Try this instead: If your office temperature is on the cooler side, keep a cozy extra layer by your desk to throw on when it dips too low. If you aren’t fortunate enough to be surrounded with floor to ceiling windows, make sure you get outside at least once throughout the day. The natural light will help offset the hunger pangs you may be getting right about now.
5th Problem: Unhealthy stress and pressure of deadlines
Deadlines are good. Since childhood, they have helped us develop a sense of urgency and desire to complete things properly and on-time. For whatever reason, however, work has reached a point for some of us where the consistent weight of stress and pressure is causing exactly that – weight. During these extended periods of stress, your body’s cortisol (i.e., the stress hormone) levels rise and, as a result, fat and sugar cravings increase. A 2017 study conducted by University College London even discovered that people who suffer from long-term stress are at a higher risk of gaining weight and even becoming obese.
Try this instead: Incorporate some of these natural stress-relieving methods into your home or office work space, such as using aromatherapy, meditation or taking adaptogen herbs. Also remember to advantage of corporate perks such as registered massage therapy benefits, counselling or paid vacation.
6th Problem: Staying up past your bedtime
While this reason isn’t necessarily happening at work, it can have a huge impact on your work life. Depriving yourself of sleep – even minimally – can affect your eating habits. Instead of eating healthy, people often end up reaching for quick sugar-filled energy boosts that lead to increased cravings and weight gain.
Try this instead: In addition to working on all the suggestions above, we suggest you start thinking of sleep in a slightly new way. Sure, treat yourself on the weekend to a late night out or your favorite series. But during the workweek, treat sleep as the beginning of your day. If the moment you lay down your head to sleep becomes the start of your day, your body will have already been working throughout the night to prepare you for a full day of work.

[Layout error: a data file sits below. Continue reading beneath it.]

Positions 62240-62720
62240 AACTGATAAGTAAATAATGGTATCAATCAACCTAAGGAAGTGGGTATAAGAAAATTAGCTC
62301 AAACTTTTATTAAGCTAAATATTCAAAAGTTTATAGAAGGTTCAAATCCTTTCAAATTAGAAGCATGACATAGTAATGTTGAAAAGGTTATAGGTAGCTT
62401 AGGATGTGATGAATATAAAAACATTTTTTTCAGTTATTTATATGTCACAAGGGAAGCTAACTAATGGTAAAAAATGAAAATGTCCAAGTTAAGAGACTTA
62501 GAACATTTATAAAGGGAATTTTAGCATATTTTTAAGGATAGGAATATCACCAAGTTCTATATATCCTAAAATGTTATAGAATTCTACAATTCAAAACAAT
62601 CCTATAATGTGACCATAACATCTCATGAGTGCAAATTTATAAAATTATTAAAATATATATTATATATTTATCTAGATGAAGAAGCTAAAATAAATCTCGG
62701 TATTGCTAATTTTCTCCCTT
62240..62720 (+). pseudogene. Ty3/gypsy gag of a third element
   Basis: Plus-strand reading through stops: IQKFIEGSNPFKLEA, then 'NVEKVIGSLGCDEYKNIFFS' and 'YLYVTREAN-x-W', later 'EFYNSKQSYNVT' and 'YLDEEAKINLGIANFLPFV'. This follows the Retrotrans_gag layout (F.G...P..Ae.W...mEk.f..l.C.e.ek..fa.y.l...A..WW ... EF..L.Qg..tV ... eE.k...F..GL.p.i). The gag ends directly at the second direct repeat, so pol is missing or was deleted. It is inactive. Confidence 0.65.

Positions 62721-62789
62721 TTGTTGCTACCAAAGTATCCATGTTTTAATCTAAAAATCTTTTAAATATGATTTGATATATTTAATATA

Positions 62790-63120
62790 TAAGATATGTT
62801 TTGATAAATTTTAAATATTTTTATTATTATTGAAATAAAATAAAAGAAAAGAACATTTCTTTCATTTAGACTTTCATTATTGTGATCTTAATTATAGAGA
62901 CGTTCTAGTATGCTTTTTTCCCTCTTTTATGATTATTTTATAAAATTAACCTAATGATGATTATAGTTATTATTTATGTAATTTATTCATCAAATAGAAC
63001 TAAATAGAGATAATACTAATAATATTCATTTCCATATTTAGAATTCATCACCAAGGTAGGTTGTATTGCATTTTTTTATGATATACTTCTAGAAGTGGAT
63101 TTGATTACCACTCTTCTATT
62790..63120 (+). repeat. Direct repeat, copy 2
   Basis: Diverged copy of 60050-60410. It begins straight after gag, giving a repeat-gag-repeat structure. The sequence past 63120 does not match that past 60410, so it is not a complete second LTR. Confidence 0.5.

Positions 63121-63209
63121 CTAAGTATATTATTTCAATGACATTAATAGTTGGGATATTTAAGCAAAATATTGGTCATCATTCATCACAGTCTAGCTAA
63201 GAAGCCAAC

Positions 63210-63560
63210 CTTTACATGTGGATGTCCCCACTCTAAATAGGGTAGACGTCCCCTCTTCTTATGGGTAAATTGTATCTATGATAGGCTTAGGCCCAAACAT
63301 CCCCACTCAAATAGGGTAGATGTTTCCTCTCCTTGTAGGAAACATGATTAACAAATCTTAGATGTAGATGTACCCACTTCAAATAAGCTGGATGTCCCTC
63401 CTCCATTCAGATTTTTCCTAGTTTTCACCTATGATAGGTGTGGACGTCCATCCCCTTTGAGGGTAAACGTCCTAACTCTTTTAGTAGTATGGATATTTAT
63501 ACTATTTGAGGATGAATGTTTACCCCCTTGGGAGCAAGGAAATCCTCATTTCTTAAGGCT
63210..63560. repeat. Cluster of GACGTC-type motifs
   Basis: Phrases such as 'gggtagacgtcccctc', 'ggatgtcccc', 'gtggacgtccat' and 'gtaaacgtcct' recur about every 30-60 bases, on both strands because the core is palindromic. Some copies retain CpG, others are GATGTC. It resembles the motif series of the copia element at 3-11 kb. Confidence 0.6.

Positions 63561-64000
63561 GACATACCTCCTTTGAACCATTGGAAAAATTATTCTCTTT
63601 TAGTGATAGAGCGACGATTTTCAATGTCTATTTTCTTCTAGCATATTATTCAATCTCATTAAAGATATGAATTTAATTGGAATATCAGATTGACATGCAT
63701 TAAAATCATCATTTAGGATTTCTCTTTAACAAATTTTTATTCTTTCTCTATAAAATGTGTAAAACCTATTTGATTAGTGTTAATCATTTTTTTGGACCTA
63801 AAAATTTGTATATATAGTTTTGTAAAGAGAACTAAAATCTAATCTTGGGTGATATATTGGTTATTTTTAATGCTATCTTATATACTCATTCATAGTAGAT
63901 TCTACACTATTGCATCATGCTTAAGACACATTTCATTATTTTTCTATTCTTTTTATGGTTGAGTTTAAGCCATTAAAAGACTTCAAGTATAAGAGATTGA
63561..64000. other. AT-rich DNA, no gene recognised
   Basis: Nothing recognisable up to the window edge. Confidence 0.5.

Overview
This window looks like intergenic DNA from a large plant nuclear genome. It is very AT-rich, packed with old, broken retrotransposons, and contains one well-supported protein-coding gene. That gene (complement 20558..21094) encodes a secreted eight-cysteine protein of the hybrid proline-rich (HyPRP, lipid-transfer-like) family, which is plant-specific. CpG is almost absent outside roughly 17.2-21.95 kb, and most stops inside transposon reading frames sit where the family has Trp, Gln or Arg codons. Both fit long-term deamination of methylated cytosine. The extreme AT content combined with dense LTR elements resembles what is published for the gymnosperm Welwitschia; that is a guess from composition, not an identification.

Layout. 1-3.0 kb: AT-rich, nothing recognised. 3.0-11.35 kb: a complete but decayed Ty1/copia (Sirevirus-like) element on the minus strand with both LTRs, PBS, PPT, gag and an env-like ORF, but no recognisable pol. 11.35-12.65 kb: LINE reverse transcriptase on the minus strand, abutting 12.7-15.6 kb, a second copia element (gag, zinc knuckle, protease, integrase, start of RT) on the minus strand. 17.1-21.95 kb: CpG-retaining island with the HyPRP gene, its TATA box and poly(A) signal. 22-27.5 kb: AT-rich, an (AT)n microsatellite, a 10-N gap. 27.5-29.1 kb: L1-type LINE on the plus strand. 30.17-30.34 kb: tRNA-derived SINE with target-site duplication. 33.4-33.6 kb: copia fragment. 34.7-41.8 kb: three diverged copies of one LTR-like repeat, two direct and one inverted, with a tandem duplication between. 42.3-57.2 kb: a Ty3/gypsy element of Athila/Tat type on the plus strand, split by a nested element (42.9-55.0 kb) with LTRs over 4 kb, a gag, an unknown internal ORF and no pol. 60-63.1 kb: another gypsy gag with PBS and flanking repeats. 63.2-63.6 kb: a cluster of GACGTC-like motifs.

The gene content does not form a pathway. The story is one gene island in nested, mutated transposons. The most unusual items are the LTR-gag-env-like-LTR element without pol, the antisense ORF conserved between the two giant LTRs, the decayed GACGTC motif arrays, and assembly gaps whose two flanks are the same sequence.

A lot of these examples of may seem repetitive, but that’s because they can really work. However, you have to want them to work if you want to stop gaining weight at work. Pro tip: don’t feel pressured to start doing these all at once. It will probably only overwhelm you. Instead, try one at a time and slowly build it into your day-to-day. You may surprise yourself when you start feeling better and getting ride of excess weight.
With better awareness, you can make better choices, which should lead to better end results. In this case, it’s not gaining so much unnecessary weight at work. So, although work is a necessary part of your life, we hope you feel at least a bit more aware of how to make your job work for you and not against you.
- Smith, P., Ma, H., Glazier, R. H., Gilbert-Ouimet, M., & Mustard, C. (2017). The Relationship Between Occupational Standing and Sitting and Incident Heart Disease Over a 12-Year Period in Ontario, Canada. American Journal of Epidemiology. doi:10.1093/aje/kwx298
- Owen, N., Healy, G. N., Matthews, C. E., & Dunstan, D. W. (2010). Too Much Sitting. Exercise and Sport Sciences Reviews, 38(3), 105-113. doi:10.1097/jes.0b013e3181e373a2
- Biswas, D., Szocs, C., Chacko, R., & Wansink, B. (2017). Shining Light on Atmospherics: How Ambient Light Influences Food Choices. Journal of Marketing Research, 54(1), 111-123. doi:10.1509/jmr.14.0115
- Jackson, S. E., Kirschbaum, C., & Steptoe, A. (2017). Hair cortisol and adiposity in a population-based sample of 2,527 men and women aged 54 to 87 years. Obesity, 25(3), 539-544. doi:10.1002/oby.21733